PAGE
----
Vanity Fair’s excerpt of Sarah Ellison’s War at the Wall Street Journal is almost chilling in the simplicity with which it explains Rupert Murdoch’s steady campaign of undermining and eventually ousting managing editor Marcus Brauchli. Brauchli, who had been working his way up at the Journal for 24 years, was a smart guy, but even he thought he could avoid his inevitable fate. It started the very first day Murdoch owned the paper (after he’d signed an editorial protection agreement that would supposedly block such things), when the media mogul called Brauchli out of his morning news meeting in front of the entire staff. Naturally, when Brauchli picked up the phone, Murdoch made him wait several minutes before picking up himself.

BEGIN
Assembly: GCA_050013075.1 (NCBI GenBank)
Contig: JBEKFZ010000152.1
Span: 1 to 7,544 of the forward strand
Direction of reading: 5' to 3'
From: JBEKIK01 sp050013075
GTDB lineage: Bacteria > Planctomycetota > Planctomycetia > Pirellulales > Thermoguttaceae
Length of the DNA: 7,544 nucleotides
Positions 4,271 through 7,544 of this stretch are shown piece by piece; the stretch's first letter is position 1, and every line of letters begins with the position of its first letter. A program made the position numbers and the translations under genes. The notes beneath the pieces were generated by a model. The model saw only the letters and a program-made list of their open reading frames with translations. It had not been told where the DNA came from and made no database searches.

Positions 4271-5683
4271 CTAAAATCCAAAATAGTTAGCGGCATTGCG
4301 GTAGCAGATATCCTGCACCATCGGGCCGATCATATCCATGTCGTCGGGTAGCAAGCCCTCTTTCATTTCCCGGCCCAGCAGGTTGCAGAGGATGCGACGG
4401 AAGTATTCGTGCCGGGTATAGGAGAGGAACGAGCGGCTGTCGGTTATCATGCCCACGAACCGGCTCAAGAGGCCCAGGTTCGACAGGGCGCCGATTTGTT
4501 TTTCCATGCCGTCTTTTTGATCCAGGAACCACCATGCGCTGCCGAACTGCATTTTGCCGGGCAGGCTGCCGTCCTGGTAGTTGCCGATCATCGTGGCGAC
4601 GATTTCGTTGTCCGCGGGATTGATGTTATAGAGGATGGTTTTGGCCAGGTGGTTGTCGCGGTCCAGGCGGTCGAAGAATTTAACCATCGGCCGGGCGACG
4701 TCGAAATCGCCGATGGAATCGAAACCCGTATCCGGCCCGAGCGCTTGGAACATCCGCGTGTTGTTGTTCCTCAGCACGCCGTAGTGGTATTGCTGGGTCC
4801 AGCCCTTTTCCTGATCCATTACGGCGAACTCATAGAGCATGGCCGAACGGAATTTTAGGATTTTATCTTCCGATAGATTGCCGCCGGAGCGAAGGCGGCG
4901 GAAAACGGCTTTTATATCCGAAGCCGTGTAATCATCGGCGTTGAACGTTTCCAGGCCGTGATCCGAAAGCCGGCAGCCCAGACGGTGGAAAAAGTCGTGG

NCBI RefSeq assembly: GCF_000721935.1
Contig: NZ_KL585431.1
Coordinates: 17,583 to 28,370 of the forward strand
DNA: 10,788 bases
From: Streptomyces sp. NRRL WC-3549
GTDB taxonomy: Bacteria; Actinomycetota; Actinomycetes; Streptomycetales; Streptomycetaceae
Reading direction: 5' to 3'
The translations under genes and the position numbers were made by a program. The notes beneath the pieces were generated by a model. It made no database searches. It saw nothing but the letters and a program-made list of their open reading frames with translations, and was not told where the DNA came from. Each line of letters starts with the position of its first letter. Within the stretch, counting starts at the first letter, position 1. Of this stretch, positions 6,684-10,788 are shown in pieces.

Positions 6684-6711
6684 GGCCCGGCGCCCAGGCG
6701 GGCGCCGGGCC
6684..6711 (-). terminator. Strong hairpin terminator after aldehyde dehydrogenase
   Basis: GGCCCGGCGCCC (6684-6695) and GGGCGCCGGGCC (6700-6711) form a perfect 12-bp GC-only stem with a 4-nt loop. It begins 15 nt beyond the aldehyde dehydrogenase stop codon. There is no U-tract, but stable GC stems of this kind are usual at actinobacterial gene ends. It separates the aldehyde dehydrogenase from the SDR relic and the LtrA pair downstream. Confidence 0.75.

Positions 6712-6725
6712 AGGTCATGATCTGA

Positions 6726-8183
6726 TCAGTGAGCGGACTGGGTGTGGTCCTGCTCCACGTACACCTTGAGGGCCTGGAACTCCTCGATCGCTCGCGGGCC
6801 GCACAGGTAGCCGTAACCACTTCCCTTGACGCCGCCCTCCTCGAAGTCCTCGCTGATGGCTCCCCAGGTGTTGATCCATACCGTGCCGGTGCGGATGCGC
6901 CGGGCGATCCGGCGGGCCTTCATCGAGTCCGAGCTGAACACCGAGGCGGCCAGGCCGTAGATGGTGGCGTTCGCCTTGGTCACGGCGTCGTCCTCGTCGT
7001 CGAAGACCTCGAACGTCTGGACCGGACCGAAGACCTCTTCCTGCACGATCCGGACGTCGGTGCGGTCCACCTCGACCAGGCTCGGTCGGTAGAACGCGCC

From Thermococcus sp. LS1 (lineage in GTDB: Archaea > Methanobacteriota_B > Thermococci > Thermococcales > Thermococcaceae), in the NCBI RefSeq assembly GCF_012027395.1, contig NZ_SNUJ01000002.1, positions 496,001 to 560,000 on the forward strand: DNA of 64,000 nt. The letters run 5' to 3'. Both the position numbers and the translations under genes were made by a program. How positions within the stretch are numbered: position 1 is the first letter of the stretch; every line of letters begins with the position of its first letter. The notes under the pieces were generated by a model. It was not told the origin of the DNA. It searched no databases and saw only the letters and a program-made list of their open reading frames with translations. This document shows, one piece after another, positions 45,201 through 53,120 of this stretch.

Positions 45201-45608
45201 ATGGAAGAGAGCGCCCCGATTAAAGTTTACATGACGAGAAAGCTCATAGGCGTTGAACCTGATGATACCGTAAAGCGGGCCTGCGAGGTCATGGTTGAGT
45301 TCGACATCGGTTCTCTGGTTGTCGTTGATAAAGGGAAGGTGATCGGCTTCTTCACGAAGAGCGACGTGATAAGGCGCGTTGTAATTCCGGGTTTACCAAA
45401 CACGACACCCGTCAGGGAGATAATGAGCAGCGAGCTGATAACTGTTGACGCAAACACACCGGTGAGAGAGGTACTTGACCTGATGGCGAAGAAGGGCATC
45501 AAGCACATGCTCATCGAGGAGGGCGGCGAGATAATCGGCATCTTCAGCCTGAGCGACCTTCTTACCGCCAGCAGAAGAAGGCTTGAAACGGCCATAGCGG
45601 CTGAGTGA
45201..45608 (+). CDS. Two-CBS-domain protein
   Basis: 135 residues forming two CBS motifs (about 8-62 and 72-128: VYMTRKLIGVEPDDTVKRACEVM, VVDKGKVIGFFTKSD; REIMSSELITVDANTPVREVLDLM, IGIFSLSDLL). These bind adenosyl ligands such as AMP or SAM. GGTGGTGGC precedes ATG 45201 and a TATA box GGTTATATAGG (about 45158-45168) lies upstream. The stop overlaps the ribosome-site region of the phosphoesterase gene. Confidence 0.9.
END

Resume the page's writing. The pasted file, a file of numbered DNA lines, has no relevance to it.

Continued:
These transgressions progressed steadily. Murdoch dissed Brauchli’s long-laid plans for the paper and told him to change everything — and to go after the Times. Brauchli grew so exhausted trying to deal with Murdoch he became distracted from the very editors he was trying to protect. Then Murdoch insisted that Robert Thomson, the publisher he’d brought in from the London Times, get a seat on the editorial floor. From VF:
Eventually Brauchli was asked to resign, exposing the editorial protection agreement for the farce it always was.